Learn, exchange, grow, and serve. The U.S. Department of State offers many programs for non-U.S. citizens wishing to come to the U.S. for cultural, educational, or professional exchange. These programs are augmented by local opportunities in countries around that world that allow non-U.S. citizens to explore U.S. culture and the English language.
The U.S. Embassy’s Office of Alumni programs seeks to establish and promote enduring personal and professional ties between the people of the South Korea and the United States. (Contact Information: PDSeoulAlumni@state.gov)
Korea-U.S. Vision Association (KUVA) was organized in April 2009 and it was registered as an NGO under the auspices of the ROK’s Ministry of Foreign Affairs in May 2009. KUVA is open to alumni of all USG-sponsored exchange programs. KUVA, which is apolitical, has already arranged several thematic roundtable discussions and has worked with the Embassy as a co-sponsor or grantee organization for various alumni programs. It is also able to provide networking opportunities and other professionally fulfilling activities.
Grant Support: South Korean alumni of Department of State exchange programs have been awarded several of the grants offered by the Bureau of Educational Cultural Affairs. U.S. Embassy Seoul has played a vital role in supporting these projects.
If you are an alumnus of a U.S. government exchange program, please register today at the International Exchange Alumni website. Joining the alumni association allows you to extend your exchange experience by networking with other alumni, developing your career, and staying in touch with the Bureau of Educational and Cultural Affairs and the U.S. Embassy.
Exchange programs allow Koreans and Americans to form lasting relationships in areas of shared interest and concern. Bonds of friendship and mutual respect are also strengthened through alumni activities. (Contact Information: PDSeoulExchanges@state.gov)
Fulbright Commission in Korea: The governments of the U.S. and South Korea support the Korean-American Educational Commission (KAEC) in its operation of the Fulbright program and other activities set by the KAEC Board. One of these programs, the Fulbright English Teaching Assistant (ETA) program brings more than 100 Fulbright grantees each year to Korea to teach English in public schools across the country, focusing on regional areas outside of Seoul.
The International Visitor Leadership Program (IVLP) is a professional exchange program in which current and emerging foreign leaders in a variety of fields experience the United States firsthand and cultivate lasting relationships with their American counterparts. U.S. Embassy personnel nominate candidates for the IVLP.
IVLP on Demand provides small groups of South Korean participants the opportunity to meet and confer with their professional counterparts in the United States. U.S. Embassy personnel nominate candidates for the IVLP on Demand program. Please contact the Office of Exchanges and Alumni for more information about Embassy Seoul’s exchange programs.
The Work, English Study, Travel Program is an innovative exchange program in which more than 3,700 university students and recent university graduates from South Korea have gone to the United States to study English, participate in internships, and travel. WEST is run by the Korean Ministry of Education with support from the U.S. Department of State and U.S. Embassy Seoul.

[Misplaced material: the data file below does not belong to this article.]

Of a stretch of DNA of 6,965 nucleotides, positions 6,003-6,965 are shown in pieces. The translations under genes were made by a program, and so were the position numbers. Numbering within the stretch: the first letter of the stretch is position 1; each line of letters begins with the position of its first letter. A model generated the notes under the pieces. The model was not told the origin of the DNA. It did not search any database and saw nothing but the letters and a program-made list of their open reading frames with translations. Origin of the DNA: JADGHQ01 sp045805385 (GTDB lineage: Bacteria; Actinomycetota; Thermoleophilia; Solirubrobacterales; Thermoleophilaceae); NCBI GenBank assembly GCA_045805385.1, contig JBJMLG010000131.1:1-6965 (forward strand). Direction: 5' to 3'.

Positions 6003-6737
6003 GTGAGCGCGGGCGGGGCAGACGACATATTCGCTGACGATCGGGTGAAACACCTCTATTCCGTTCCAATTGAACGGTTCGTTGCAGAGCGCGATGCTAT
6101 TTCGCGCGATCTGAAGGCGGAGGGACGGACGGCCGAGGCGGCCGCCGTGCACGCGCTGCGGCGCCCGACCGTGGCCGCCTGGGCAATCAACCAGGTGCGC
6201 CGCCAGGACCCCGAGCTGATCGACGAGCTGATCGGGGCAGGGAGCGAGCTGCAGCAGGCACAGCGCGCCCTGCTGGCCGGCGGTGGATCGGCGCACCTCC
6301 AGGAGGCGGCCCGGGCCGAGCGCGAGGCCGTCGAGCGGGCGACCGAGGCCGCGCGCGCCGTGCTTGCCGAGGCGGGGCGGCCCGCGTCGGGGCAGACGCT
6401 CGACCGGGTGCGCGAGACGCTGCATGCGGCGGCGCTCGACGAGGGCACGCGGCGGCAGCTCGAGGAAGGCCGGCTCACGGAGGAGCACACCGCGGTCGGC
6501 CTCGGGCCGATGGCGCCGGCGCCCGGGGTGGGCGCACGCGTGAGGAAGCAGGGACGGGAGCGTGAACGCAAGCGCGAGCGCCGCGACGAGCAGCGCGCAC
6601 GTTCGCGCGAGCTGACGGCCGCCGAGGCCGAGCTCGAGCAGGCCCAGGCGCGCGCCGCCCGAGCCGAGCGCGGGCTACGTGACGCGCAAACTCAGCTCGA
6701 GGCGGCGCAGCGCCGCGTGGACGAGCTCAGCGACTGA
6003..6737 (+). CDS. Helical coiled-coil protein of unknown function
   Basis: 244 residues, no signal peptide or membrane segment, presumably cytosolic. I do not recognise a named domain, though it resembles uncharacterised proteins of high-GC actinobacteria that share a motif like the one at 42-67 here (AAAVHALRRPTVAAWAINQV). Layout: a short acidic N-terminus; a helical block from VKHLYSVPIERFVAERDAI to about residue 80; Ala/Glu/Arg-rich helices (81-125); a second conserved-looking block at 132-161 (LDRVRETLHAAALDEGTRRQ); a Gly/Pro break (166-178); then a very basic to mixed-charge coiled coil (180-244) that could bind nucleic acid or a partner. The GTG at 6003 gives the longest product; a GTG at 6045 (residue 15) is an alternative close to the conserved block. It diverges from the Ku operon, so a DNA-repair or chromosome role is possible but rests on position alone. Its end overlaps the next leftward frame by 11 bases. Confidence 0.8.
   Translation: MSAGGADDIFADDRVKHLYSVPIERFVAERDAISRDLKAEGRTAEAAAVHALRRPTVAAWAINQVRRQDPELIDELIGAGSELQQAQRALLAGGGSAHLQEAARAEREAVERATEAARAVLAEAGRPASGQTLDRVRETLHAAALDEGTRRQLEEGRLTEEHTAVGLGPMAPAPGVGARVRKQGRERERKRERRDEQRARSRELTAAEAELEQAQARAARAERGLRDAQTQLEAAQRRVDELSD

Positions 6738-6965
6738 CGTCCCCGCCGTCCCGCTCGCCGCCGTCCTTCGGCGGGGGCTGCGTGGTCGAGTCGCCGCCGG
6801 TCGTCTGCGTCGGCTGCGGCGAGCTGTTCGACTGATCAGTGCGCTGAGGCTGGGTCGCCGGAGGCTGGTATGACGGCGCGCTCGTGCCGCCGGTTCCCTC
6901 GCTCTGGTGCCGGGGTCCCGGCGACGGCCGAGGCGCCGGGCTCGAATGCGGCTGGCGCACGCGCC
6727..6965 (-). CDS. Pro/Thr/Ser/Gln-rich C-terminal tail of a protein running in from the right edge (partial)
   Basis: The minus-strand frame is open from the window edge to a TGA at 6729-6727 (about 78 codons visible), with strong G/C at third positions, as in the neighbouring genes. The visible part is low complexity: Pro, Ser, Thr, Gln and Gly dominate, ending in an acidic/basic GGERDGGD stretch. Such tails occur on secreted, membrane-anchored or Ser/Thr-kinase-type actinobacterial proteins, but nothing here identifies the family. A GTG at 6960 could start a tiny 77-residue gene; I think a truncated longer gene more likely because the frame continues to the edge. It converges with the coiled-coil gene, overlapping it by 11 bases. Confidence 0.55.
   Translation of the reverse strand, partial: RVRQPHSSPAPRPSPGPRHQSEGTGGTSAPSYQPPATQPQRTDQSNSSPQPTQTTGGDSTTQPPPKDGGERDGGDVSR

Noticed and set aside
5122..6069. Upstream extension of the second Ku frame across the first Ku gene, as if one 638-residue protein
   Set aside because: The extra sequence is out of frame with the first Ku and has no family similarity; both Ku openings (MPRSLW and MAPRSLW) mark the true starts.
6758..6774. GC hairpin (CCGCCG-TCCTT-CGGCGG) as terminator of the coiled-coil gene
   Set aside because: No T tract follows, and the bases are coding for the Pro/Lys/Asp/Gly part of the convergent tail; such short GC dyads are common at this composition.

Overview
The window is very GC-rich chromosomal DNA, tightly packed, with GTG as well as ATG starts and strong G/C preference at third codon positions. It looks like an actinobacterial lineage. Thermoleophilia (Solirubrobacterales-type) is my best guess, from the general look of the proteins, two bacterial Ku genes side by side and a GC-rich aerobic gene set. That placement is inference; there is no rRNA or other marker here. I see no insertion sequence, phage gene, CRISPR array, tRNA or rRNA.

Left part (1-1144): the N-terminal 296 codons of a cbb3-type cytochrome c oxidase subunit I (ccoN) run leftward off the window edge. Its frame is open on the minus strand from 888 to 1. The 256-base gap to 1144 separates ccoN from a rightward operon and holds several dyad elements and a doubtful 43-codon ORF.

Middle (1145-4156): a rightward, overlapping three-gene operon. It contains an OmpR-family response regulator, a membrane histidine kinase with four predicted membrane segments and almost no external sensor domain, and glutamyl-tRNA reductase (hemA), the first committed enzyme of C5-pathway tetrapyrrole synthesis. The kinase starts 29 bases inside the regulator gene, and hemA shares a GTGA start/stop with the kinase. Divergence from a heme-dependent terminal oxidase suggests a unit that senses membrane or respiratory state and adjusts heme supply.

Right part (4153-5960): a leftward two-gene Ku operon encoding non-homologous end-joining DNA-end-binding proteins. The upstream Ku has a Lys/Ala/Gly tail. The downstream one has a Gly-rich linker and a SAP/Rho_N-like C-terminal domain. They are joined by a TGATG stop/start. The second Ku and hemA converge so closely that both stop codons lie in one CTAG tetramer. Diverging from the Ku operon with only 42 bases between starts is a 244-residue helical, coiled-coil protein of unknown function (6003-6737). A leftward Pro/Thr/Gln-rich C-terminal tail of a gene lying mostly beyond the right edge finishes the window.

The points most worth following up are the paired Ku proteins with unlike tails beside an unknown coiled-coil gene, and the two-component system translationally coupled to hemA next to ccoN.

Global Undergraduate Exchange Program (UGRAD) provides semester and academic-year scholarships to outstanding undergraduate students from under-represented sectors in East Asia, Eurasia and Central Asia, the Near East and South Asia and the Western Hemisphere for non-degree full-time study in the United States combined with community service, and cultural enrichment.
U.S. Congress-ROK National Assembly Youth Exchange Program (CYX) is a unique program designed to broaden the perspectives of South Korean and American young people on the legislative process, the history of U.S. – Korean relations, and current economic, political, and security aspects of the bilateral relationship. The program also provides the U.S. and Korean participants with firsthand experience of each other’s people and culture and creates opportunities for participants to form long-lasting personal contacts. Korean delegates are selected by members of the ROK National Assembly through a competitive application process. The American delegates are selected by members of the U.S Congress through a similar process.
The National Security Language Initiative for Youth (NSLI-Y) program promotes critical language learning among American youth. NSLI-Y awards merit-based scholarships to high school students for participation in summer and academic year immersion programs in locations where the eight NSLI-Y languages are spoken, South Korean being one of the languages. NSLI-Y immerses participants in the cultural life of the host country, giving them formal and informal language practice.
The Critical Language Scholarship (CLS) Program is an intensive overseas language and cultural immersion program for American students enrolled at U.S. colleges and universities. Students spend eight to ten weeks abroad studying one of 15 critical languages, which includes South Korean. The program includes intensive language instruction and structured cultural enrichment experiences designed to promote rapid language gains.
The Benjamin A. Gilman International Scholarship Program provides scholarships to American undergraduate students of limited financial means to study or intern abroad, providing them with skills critical to national security and economic prosperity. The program aims to encourage students to study and intern in a diverse array of countries and world regions. The program also encourages students to study critical need languages, which includes South Korean.